I often suggest to my clients to start with what's working before getting into what's not. People like to be complimented and doing so paves the way for more discussion.

Talk to your partner about how you feel and figure out, together, how to make things work for both of you.

RELATED: If Your Relationship Has These 7 Components, You're Experiencing True Intimacy

3. Are connections outside of your relationship healthy?

For many couples, there are issues from the beginning when it comes to their relationships with their significant other's family and friends due to incompatibility.

In my last relationship, his friends and I just didn’t mesh. It wasn’t that they were bad people, I just didn’t like the way they did things and they weren’t people I would ever have chosen to be my friends.

But, instead of telling my boyfriend that this was an issue, I ignored it, hoping that things would change as time went on, or that he wouldn’t want to hang out with them anymore, that we would gravitate toward my friends instead.

Unfortunately, as time went on, nothing changed. His friends and my mutual dislike eroded our relationship. Ultimately, we went our separate ways because we knew that we would never be able to agree on what to do about it.

So, check in to see if you're both on board with liking each other’s friends. You must do it. If you don’t, see if there are ways that you can work together to improve those relationships so that they don’t tear you and your loved one apart.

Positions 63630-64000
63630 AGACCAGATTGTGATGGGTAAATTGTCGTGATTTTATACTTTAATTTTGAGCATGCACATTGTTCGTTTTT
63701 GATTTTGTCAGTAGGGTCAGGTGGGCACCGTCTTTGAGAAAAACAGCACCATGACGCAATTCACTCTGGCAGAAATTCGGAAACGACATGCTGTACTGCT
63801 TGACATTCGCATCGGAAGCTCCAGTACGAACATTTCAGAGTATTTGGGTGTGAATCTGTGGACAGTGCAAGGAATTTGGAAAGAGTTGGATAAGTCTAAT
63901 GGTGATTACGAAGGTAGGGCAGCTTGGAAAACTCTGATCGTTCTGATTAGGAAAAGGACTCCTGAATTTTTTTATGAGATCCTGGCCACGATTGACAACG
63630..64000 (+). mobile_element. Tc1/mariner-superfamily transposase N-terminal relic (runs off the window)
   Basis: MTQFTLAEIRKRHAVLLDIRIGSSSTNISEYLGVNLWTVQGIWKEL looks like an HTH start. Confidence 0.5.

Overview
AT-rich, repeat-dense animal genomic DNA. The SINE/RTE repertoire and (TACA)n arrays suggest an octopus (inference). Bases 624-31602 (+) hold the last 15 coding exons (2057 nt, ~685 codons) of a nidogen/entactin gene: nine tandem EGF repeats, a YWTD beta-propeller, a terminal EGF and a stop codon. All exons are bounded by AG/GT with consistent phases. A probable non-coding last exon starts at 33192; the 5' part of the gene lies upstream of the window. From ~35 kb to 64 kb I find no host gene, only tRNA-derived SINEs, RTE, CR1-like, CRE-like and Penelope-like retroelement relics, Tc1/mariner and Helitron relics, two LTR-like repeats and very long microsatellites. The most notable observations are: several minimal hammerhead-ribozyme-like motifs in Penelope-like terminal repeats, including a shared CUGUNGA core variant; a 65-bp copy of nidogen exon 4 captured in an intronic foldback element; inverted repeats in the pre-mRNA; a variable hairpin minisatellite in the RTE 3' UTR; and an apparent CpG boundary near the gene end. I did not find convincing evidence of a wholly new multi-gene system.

RELATED: Why Ditching Your BFFs For A Guy Is A Huge Mistake

4. Is there mutual respect?

How can you love and like someone but not have respect for them?

It has happened to me before. I had a man in my life who I loved very much and liked who he was when we were together but when we were out in the world, I was mortified by the way he acted. He was truly a bozo, loud and obnoxious — and I could see him alienating people.

As time went on, this made me lose respect for him. And with lack of respect comes contempt — and there's nothing worse for a relationship than contempt.

When one person in a relationship goes from respect to contempt, two things happen: The person who feels the contempt starts to look down on their partner, and the person who's on the receiving end of the contempt starts to feel bad about themselves. Both things cause a relationship to die.

It's only with the presence of mutual respect that a relationship can flourish and last a lifetime.

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5. Do you enjoy time together?

This is a big one. Do you and your partner make an effort to spend time together? Or do you make excuses to not have to do so?